Series: ‘The Gone Game’ Season 2 (Streaming on Voot Select). Duration: Five episodes (25-29 minutes each).

Director: Abhishek Sengupta. Cast: Sanjay Kapoor, Arjun Mathur, Shweta Tripathi Sharma, Shriya Pilgaonkar, Dibyendu Bhattacharya, Harleen Sethi, Rukhsar Rehman, Lubna Salim and Amit Jairath.

IANS Rating: **

The psychological thriller series, ‘The Gone Game’, conceived and shot during the first year of the pandemic, has returned with its second season.

The first had a frugal set-up, with the actors shooting for their parts from the confines of their homes, thanks to the nationwide lockdown and the uncertainty around Covid-19, the second season cranks the game up a notch in terms of production design.

The upgraded production design doesn’t really trickle down to the narrative as the plot keeps losing itself. The season opens in a classic ‘fabula-syuzhet’ style, presenting the end first. From then it harks back to the events that lead up to the end sequence.

The second season follows the events post the projected death of lead character Sahil Gujral (played by Arjun Mathur), who, in reality, has flown off to a place with the intention to cross over to the India-Nepal border after pulling off a Rs 300-crore scam.

As Sahil is on the run, the lives of the people who are connected with him goes into a messy downward spiral with the needle of doubt on his wife Suhani (played by Shriya Pilgaonkar), who eventually is gunned down.

The shocking murder amplifies the scrutiny of the Gujral family as they become prime suspects in a national scandal. The investigation of the murder and Sahil’s efforts to stay afloat form the crux of the story.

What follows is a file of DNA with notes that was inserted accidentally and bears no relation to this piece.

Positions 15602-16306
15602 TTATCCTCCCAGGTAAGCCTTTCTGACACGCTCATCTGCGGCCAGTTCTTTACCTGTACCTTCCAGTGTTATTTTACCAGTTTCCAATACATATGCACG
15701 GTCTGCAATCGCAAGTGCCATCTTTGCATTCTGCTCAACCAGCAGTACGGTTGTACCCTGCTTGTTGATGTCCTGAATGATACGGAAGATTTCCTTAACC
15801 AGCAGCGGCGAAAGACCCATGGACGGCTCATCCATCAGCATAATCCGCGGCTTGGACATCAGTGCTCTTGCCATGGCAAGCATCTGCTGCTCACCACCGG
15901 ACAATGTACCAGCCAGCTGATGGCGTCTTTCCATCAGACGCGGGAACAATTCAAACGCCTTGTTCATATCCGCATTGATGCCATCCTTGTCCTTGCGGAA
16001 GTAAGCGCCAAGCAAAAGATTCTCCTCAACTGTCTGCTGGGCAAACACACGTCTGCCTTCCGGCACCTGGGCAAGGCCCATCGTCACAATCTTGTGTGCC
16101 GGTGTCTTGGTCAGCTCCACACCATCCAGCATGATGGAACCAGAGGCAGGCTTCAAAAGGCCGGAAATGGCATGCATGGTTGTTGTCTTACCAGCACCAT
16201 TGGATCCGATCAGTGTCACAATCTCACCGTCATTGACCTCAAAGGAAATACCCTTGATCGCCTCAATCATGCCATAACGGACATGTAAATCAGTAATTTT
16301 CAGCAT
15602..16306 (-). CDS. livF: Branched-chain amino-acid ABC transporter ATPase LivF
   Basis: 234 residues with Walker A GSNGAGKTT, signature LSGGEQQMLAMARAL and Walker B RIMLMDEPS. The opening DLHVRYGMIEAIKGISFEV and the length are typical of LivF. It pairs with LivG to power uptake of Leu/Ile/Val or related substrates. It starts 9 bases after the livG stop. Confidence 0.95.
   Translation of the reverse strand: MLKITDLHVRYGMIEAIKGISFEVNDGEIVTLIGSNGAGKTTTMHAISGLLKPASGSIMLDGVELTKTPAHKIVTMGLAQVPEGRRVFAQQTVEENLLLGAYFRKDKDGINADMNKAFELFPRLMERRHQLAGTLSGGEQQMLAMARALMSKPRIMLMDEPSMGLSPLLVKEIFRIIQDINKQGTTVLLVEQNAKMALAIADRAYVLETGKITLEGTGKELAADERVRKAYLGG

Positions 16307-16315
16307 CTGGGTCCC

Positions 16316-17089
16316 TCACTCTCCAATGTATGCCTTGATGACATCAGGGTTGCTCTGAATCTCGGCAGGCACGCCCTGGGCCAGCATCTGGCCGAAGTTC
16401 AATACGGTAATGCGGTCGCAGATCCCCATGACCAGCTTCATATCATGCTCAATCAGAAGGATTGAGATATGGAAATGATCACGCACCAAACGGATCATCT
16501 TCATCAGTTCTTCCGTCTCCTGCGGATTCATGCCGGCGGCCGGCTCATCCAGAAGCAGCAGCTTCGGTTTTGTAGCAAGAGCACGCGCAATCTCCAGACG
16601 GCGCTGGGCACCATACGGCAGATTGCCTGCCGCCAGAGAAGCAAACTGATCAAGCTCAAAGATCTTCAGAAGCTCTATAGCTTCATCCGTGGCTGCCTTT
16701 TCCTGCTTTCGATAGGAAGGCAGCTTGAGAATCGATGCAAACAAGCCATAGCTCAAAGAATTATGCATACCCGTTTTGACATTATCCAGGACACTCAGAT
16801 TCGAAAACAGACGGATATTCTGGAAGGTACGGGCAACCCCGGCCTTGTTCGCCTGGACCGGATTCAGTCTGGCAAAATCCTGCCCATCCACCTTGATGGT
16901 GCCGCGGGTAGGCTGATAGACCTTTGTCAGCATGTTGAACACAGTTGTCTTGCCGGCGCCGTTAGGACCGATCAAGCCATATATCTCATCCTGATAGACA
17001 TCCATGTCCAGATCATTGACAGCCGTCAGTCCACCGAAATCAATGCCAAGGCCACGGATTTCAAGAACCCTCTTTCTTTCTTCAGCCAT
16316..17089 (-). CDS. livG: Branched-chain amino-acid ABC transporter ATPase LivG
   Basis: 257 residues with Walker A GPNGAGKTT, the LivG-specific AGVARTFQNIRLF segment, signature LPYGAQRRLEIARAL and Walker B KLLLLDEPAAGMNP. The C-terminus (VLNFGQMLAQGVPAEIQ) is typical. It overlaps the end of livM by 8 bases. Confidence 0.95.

What bogs down the show is the storytellers’ weak grip on the narrative, which even good performances from its talented cast of Arjun Mathur, Shriya Pilgaonkar, Sanjay Kapoor, Dibyendu Bhattacharya and Shweta Tripathi Sharma cannot compensate for. The conflicts lining up the plotlines are resolved too soon, leaving no room for the viewer to connect, and empathise, with the characters.

Another factor that adds salt to the injury is the show’s DI (digital intermediate), which is responsible for the colour grading being off in many sequences.

Though the direction and screenplay may appear inconsistent, the cinematography saves the show in many instances. It departs from textbook shots and explores new perspectives (and aspect ratios) on many occasions.

With more room to experiment and a bigger playground this time around, one would expect ‘The Gone Game’ Season 2 to take things to the next level, but the show barely manages to levitate beyond a certain level. In a way it is unjust to its cast who have done everything in their capacity to put up a good show.

Your comments

Loading Facebook Comments ...